However, there will always be cases in which the problem cannot be solved at the local level, and this is where the new structures assume greater significance. If the Office of the Press Ombudsman or the Press Council itself is called into play, the issues concerned will be addressed quickly, fairly, and with equal respect for all the parties involved. The role of the Ombudsman may sometimes coincide with that of the consumer advocate, but it should not be confused with it. Readers will recognize that mistakes in newspapers can be the result of many factors, including the pressurized environment in which our newspapers are produced. Newspapers, for their part, are being encouraged to leave behind them – as many are already doing – the culture of defensiveness which tended to characterize some of their responses to criticism in the past.

Criticism should always be taken seriously, particularly when it is supported by facts and by evidence, rather than couched in sweeping generalizations. That great journalist, Paul Foot, once remarked that “facts are the gold standard of comment”, and it is an observation which is as relevant to journalists as it is to their critics.
Of course, some people criticize the press for different reason - because they believe it to be important, because they want newspapers and periodicals to be better than they already are, and because they believe that this is a legitimate expectation.
It is important to recognize, at the same time, that the Press Ombudsmen and the Press Council are not policemen of taste. In the matter of taste, the press – like many other manifestations of society – can sometimes be imperfect. But poor taste is, at the end of the day, not a criminal offence. At worst, it is part of the price we pay for a free press, and it is always something which readers, as consumers, can punish by deciding to take their custom elsewhere.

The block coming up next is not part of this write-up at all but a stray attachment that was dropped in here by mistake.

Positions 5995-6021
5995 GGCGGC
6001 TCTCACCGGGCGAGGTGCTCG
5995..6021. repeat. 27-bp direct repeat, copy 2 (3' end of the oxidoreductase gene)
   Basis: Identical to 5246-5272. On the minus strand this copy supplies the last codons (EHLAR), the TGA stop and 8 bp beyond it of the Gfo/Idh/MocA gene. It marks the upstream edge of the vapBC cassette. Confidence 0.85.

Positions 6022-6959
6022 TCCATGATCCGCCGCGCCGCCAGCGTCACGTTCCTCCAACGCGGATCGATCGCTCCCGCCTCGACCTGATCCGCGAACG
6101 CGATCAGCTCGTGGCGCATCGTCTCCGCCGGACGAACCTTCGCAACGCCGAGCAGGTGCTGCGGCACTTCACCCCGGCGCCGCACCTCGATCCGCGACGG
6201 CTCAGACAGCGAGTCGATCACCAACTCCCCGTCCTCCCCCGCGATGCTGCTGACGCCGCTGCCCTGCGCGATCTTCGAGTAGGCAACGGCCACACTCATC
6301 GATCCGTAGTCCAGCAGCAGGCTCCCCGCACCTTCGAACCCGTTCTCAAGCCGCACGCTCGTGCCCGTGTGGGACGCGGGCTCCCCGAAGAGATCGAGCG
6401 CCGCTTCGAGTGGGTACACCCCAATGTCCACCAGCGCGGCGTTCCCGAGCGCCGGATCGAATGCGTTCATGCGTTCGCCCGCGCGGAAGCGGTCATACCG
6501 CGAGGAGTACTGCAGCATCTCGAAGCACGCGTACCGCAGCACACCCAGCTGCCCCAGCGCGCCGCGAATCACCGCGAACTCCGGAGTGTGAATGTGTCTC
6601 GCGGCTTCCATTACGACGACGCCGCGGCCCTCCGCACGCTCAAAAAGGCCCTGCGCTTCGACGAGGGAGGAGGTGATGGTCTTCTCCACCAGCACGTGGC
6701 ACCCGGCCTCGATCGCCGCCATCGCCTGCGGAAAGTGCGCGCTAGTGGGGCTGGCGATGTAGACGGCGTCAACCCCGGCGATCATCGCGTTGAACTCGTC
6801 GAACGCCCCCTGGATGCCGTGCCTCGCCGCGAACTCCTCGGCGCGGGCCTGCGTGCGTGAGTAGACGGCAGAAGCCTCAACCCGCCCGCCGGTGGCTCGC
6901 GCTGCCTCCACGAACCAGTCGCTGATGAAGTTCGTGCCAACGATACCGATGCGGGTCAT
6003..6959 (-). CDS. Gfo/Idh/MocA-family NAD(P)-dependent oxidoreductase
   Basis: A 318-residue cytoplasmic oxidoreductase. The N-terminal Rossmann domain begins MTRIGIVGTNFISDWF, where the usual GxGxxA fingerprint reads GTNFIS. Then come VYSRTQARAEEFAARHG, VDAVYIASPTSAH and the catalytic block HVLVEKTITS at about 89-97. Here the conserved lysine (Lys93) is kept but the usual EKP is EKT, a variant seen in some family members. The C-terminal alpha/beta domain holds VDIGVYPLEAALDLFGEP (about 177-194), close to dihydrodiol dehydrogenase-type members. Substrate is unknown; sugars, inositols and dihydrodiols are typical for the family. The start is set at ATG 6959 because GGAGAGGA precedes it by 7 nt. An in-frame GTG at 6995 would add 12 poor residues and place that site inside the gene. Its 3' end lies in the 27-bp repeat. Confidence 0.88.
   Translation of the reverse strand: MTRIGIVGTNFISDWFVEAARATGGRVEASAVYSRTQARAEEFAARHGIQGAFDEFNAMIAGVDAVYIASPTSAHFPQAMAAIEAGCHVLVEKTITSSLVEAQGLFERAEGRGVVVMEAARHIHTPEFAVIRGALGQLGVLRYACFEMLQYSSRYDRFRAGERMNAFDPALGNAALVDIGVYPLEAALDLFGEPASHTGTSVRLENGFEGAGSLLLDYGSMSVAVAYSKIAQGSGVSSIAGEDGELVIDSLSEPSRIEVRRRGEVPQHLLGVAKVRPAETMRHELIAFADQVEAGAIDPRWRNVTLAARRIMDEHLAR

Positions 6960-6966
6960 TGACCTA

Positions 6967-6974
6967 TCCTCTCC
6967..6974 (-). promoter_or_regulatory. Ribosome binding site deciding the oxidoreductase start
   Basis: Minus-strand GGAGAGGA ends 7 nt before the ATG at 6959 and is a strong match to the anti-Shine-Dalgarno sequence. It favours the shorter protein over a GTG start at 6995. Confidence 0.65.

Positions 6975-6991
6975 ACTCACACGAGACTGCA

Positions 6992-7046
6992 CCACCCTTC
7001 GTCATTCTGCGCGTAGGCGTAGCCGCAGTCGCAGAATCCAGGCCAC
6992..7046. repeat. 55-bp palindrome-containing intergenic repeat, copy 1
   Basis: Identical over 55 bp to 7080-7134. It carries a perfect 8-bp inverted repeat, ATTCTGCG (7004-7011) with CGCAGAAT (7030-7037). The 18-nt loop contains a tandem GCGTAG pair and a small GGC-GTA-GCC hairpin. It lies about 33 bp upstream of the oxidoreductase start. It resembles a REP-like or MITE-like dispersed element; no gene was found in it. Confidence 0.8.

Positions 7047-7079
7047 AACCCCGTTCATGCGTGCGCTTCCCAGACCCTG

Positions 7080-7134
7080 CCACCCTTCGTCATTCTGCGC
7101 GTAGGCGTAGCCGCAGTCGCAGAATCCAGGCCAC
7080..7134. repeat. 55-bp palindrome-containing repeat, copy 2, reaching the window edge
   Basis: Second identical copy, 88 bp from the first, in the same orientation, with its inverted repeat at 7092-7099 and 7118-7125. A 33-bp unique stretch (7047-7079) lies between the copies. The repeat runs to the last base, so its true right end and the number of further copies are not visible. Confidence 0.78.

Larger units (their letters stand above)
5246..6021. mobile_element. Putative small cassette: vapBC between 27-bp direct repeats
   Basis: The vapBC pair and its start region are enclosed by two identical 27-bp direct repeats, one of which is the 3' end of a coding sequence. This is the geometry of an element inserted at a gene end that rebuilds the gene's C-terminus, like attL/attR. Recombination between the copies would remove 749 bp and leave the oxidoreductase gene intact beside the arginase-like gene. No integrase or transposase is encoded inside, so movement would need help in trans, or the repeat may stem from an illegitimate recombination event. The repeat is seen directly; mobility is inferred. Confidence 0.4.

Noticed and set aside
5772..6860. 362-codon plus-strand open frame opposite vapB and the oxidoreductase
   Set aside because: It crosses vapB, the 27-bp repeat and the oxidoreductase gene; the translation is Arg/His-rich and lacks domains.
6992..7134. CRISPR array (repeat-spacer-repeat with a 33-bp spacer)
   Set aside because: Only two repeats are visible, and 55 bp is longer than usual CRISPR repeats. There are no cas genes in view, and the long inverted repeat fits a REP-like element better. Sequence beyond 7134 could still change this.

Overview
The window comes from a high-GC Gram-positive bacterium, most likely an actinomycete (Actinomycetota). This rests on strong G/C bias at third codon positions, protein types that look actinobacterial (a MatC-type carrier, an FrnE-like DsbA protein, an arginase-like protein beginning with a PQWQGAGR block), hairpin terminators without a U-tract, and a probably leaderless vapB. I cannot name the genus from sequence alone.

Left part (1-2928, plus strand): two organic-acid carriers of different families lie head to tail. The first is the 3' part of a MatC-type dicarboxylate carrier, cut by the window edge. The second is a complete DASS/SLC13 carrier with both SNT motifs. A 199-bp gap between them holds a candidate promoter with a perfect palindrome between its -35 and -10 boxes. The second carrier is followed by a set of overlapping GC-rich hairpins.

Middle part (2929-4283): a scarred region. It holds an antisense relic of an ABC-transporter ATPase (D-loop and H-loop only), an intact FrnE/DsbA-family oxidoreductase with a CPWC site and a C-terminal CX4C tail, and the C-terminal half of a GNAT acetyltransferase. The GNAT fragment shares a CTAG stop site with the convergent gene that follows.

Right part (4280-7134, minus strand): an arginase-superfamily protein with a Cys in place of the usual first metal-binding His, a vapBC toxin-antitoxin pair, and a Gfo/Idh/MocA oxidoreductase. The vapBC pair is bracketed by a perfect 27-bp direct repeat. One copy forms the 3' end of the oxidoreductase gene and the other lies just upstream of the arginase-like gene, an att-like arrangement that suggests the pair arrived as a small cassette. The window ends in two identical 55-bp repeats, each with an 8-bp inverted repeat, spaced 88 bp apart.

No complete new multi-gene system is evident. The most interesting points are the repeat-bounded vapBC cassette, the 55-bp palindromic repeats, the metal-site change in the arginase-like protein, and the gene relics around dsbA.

Some criticism, on the other hand, echoes an older and, I would hope, passing culture – one in which notions of guilt, punishment and retribution loom large. But persuasion and voluntary cooperation in the new regulatory system are stronger pillars on which to construct a free press. The core elements of the role of the free press – and here I am, in a sense, paraphrasing the Code of Practice – must include truthfulness (which embodies, but is not limited to, accuracy), respect for the rights of others, particularly the weak and vulnerable, and a conviction, demonstrated in practice, that public service is not exclusively the prerogative of the public sector.

Journalists and editors, for their part, may also usefully remember that the function of accountability that they exercise on behalf of their readers is wielded with more power than they sometimes realize. It is certainly part of their function to demand proper accountability and, on occasion, to hold the feet of the powerful to the fire. But newspapers are part of the democratic system, not a substitute for it; and those they may have occasion to criticize are also human beings with families and friends, and with rights, either as public or as private individuals, which are now formally recognized in our Code of Practice.

However well or otherwise newspapers match up to their own standards and those expected of them by others, they – and their critics – both have something vital to contribute to the creation, development and growth of civic society, a society characterized by mutual respect, shared basic values, and a sense of common purpose. Our objective is to provide an independent, quick, fair and free method of resolving complaints in a society which also values press freedom. This provides a new context within which the inevitable conflicts can be managed productively. It will also, I hope, enhance public confidence in the role of the print media as a vital component of our public life.